the subject of Government obfuscation, with the frequent citing of commercially sensitive contracts with private sector housing contractors such as Clearsprings as a pretext to hide the true picture.
In December 2004, the official figure for the number of asylum seekers in Peterborough was 255, which was still more than the figures for Luton, Norwich and Ipswich. However, sources within Peterborough city council estimated that the figure was much higherperhaps as high as 4,000. For no discernible reason other than self-interest, the unaccountable and unelected members of the East of England regional assembly colluded with that official deceit, much to their discredit. Other agencies such as the police and local health bodies preferred to take the path of least resistance rather than speaking out, either because of political correctness or because of collective cowardice. Predictably and contemptibly, any attempt to debate the policy in a rational and reasoned way was met with the cry of Racism to close down the debate.
The issues of immigration and asylum, as well as crime, quickly reached the top of the political agenda in the Peterborough constituency, which played a major part in costing the Labour party the parliamentary seat at last years general election. Many people were affronted by the high-handed decision by central Government and the lack of consultation. That said, there was a consensus across the political spectrum that community cohesion was at risk if the city council and local taxpayers were not financially assisted to deal with assimilation and integration and the burden they were placing on council tax payers. The then Home Office Minister, who is now Secretary of State for Defence, correctly surmising the gravity of the situation, made this pledge in the Peterborough Evening Telegraph on 15 December 2004:
The fact of the matter is that any charge asylum seekers place on local authorities, we in Central Government will meet.
After prolonged lobbying by the city council and other key stakeholders, such as the greater Peterborough primary care partnership and Cambridgeshire constabulary, the Government agreed in November 2004 to fund through the Treasurys invest to save budget the establishment of the new link project, which was set up under the auspices of the city councils asylum and migration service in Lincoln road in the Millfield area of Peterborough. It involved the amalgamation of nine key projects undertaken by seven voluntary and statutory agencies and was designed to help the integration of not only asylum seekers, but refugees and economic migrants. The scheme was awarded £2.2 million over three years to develop key projects in areas such access to information and training, volunteering, citizenship, English language courses, mediation, translation services, setting up community groups and research on new arrivals and cohesion.
At the outset, I was a sceptic about new link, but I am a pragmatist. My view is that it was necessary to support the work of new link to safeguard the long-term harmony and stability of my constituency and to prevent the resentment and alienation felt justifiably by many of my constituents against Government policy, which, incidentally, resulted in a
candidate standing at the general election as National FrontBritons not Refugees receiving 931 votes at last years election.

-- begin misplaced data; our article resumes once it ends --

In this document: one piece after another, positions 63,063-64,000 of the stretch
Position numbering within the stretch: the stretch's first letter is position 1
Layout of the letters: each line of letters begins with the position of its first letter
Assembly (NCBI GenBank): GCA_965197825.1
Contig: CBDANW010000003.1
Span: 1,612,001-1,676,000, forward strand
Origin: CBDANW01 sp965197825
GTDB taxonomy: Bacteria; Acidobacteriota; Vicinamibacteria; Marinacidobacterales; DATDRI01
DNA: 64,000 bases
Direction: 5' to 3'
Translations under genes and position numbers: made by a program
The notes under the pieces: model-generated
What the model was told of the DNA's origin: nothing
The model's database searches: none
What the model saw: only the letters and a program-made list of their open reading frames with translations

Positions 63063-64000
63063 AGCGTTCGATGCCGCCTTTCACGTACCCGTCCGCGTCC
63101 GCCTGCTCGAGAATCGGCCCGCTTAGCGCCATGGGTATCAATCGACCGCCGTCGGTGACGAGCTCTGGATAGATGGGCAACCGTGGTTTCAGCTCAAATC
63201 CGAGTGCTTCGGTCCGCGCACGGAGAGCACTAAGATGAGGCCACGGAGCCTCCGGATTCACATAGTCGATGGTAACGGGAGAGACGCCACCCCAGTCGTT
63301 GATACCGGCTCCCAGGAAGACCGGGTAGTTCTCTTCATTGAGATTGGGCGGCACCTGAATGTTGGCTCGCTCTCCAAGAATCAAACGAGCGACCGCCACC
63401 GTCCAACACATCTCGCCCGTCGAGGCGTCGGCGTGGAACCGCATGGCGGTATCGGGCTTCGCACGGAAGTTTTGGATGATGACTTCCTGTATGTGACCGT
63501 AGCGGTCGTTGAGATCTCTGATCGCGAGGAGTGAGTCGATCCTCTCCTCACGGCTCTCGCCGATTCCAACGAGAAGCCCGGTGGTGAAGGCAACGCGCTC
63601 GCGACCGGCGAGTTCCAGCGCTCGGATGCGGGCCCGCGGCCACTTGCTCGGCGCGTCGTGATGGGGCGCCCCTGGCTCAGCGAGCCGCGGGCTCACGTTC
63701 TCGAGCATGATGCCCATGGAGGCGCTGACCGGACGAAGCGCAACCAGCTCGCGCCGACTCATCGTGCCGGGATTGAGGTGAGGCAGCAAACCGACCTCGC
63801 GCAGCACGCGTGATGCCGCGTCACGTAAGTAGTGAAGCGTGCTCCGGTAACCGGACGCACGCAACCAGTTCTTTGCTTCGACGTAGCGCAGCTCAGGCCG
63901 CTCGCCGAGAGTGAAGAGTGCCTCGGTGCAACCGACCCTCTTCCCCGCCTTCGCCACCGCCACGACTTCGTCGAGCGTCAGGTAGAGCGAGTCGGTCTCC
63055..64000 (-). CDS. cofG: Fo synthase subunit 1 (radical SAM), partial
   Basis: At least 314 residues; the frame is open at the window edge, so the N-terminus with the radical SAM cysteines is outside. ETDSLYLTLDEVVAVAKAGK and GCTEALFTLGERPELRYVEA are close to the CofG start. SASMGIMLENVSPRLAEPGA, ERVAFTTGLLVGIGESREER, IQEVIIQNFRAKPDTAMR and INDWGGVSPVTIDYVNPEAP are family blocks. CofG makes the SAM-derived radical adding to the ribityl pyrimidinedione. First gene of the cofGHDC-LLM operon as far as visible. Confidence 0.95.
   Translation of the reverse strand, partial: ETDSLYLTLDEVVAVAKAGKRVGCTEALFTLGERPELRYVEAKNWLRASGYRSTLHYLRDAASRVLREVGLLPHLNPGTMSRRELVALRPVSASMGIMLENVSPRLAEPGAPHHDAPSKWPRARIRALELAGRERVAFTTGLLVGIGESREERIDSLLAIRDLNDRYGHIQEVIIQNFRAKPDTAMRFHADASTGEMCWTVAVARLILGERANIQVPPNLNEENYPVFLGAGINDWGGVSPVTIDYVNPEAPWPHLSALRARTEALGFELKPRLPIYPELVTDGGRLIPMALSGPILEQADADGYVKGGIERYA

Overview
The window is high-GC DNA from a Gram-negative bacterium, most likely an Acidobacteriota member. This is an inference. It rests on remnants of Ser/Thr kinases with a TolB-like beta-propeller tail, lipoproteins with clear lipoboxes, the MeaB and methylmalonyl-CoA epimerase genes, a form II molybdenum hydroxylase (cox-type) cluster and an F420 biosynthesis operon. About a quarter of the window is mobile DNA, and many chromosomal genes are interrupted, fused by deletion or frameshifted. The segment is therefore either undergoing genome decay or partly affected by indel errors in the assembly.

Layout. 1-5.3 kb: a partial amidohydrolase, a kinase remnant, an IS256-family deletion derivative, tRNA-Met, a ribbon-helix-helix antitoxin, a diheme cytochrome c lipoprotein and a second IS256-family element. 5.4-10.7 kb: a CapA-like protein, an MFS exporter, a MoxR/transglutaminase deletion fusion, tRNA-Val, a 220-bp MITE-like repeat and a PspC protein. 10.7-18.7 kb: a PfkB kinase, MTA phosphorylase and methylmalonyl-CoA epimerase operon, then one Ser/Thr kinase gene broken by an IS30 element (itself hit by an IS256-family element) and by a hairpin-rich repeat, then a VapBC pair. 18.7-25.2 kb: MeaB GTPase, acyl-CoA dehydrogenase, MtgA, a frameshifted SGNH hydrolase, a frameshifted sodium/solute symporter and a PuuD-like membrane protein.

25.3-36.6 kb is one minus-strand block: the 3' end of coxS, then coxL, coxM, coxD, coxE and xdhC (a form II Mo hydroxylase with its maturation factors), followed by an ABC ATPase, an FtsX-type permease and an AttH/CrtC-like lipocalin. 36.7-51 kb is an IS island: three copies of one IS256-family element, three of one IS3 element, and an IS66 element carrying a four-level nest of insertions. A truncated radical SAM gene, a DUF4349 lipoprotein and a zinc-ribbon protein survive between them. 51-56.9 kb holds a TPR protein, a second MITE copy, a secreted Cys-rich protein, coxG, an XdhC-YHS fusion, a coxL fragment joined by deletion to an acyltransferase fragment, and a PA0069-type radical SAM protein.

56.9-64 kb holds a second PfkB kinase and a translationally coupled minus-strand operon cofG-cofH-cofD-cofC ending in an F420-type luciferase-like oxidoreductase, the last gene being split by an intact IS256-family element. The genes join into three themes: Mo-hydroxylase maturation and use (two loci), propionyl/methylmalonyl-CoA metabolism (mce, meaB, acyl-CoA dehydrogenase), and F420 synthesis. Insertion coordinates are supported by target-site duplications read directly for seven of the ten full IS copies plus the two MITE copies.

I was also impressed by the leadership of the projects manager, Leonie McCarthy, and her team at new link and by the experiences of some of their clients. Leonie has worked hard to make the most of a difficult situation and has steered clear of political controversy, preferring practical action to political posturing.
Some weeks ago, I was privileged to visit new link and launch the website of the newly established Peterborough African community association, which is a confederation of people from 18 African countries. I met its chairman, Dan Cissikho, an asylum seeker who was originally from Senegal, who is working hard to integrate new African residents in the city as a community leader and using his practical skills, which he obtained while running an IT business in his homeland, in order to help others.
The local police have also praised the work of new link. In particular, they have pointed out that its ongoing work helps to release scarce police resources, which are decreasing, to concentrate on other major crime problems in the city. In the jargon, new link is defined as part of the complex Social Cohesion jigsaw in Peterborough. Its work was recently recognised in the UK housing awards 2005, where it won an award for excellence in promoting community cohesion.
Do I applaud the Government funding? The answer is yes. Do I think that our work on community cohesion is finished? No, I do not. As we all know, every silver lining has a cloud. I intend to tell the House why I think that two policy decisions taken by this Government, discrete but interrelated, have the potential to destroy all the good work that new link has achieved since November 2004, and potentially to plunge Peterborough into a state of social dislocation and even civil strife, and to create a breeding ground for the emergence of the plausible racist bigots in the shape of the British National party.
Despite significant evidence that the work undertaken by new link is both valuable and cost-effectivethat was its raison dêtreand vital to maintaining community cohesion, the Government intend to end all invest to save funding for the project from March 2007. The Government envisaged across-the-board savings of £5 million on its £2.2 million investment. There is the important work in areas such as community development, training, learning, information and assistance. If that work is to continue, most of the burden will thereafter fall on the hard-pressed city council tax payers. A sum of certainly £1 million will be necessary to keep the work going.
Despite tabling half a dozen parliamentary written questions to Ministers over the past 12 months, I have yet to receive even the basic rationale for this short-sighted decision, which effectively will terminate one of the most successful projects of its sort in the UK. The Government seem to have closed their mind to any debate on this issue. The Minister for Immigration, Citizenship and Nationality advised me on 19 June that there were no plans to discuss invest to
save projects with local authorities or other key stakeholders. He added that there were